EL SEGUNDO, Calif., March 11 The Pancreatic Cancer ActionNetwork today hosts its 2nd Annual Pancreatic Cancer Advocacy Day inWashington, D.C. 225 advocates, including patients, survivors and caregiversfrom across the United States will urge members of Congress to support theorganization's National Plan to Advance Pancreatic Cancer Research, whichseeks $170 million in federal funding for pancreatic cancer research andoutlines a strategic plan to identify early detection methods and ultimatelyfind a cure for this deadly disease. Pancreatic cancer advocates will alsocall on Congress to increase the National Cancer Institute (NCI) budget forFiscal Year 2009 by 9.5%. Pancreatic cancer is currently one of the leastfunded among leading cancer killers with less than 2% of the NCI's annualbudget allocated to pancreatic cancer research.
"Our advocates are on Capitol Hill today to raise their voice for over38,000 Americans that will be diagnosed with pancreatic cancer this year,"stated Julie Fleshman, Pancreatic Cancer Action Network President and CEO. "Weurge Congress to join our fight against pancreatic cancer and change thecourse of history for this disease by supporting our National Plan to AdvancePancreatic Cancer Research and a real increase for the National CancerInstitute."
Scientific progress in pancreatic cancer research has been fatally slowand is reflected in the current statistics. Pancreatic cancer is the fourthleading cause of cancer death in the United States, and in 2008, over 33,000Americans will die from the disease. The mortality is the highest among allmajor cancers and has continued to increase -- even in prior years whenoverall cancer deaths have decreased.
"The low funding levels that have been allocated to pancreatic cancerresearch to date have negatively impacted research progress, as well as ourability to attract and keep a dedicated cadre of committed scientists focusedon pancreatic cancer research," added Fleshman.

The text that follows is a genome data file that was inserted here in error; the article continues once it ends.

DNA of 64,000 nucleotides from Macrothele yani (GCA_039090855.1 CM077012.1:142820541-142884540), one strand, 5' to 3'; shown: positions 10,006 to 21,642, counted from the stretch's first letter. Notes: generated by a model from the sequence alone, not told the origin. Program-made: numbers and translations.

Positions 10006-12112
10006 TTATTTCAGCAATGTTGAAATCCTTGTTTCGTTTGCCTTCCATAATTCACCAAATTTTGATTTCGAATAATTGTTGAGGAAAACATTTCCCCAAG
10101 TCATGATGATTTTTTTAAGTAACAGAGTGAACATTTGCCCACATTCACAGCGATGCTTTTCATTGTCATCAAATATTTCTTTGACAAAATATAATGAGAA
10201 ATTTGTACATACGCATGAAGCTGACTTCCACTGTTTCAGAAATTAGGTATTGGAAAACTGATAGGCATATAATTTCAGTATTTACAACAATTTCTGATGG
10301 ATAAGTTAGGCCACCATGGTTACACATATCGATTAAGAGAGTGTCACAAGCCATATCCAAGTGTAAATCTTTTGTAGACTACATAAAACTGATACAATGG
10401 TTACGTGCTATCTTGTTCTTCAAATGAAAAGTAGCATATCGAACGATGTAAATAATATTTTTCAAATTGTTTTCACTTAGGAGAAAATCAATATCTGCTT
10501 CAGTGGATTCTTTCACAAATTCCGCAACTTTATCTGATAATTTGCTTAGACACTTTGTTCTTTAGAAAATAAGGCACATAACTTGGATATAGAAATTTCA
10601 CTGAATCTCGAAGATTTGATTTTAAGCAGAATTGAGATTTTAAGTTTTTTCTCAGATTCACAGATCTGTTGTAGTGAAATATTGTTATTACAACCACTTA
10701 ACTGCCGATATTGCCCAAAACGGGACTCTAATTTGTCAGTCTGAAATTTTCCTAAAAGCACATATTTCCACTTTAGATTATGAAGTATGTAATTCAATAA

Of the more than 5,000 research grants awarded annually by NCI in 2006,only 134 were categorized by the NCI as at least 50% relevant to pancreaticcancer research. There are currently fewer than 58 principal investigatorsthat have multiple grants or a primary career focus on pancreatic cancer.Young investigators face an even greater problem -- the NCI has awarded onlyfive young investigator grants to pancreatic cancer researchers in the lastthree years.
"We have heard repeatedly from the brightest scientific minds in thecountry that pancreatic cancer research is an area that holds great promise --the ideas are there, we just need the funds to pursue them," stated JasonKuhn, Pancreatic Cancer Action Network Chairman of the Board.
Pancreatic Cancer Action Network supporters who are unable to attendAdvocacy Day will be able to add their voice to the chorus of advocates onCapitol Hill by participating in a "National Call-In". Details of the"National Call-In" can be found at http://www.pancan.org.
To learn more about the Pancreatic Cancer Action Network, visithttp://www.pancan.org.
About the Pancreatic Cancer Action Network
The Pancreatic Cancer Action Network is the only national organizationcreating hope in a comprehensive way through research, patient support,community outreach and advocacy for a cure. The organization raises money fordirect private funding of research -- and advocates for more aggressivefederal research funding of medical breakthroughs in prevention, diagnosis andtreatment of pancreatic cancer.
The Pancreatic Cancer Action Network fills the void of information andoptions by giving patients and caregivers reliable, personalized informationthey need to make informed decisions. We create a sense of hope and communityso no one has to face pancreatic cancer alone. The organization helps supportindividuals and communities all across the count